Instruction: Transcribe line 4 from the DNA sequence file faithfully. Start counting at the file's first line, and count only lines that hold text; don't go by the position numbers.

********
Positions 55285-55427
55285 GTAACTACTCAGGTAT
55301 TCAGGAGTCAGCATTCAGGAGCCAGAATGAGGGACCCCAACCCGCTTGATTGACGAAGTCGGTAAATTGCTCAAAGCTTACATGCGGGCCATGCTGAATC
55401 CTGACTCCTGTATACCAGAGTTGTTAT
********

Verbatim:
55401 CTGACTCCTGTATACCAGAGTTGTTAT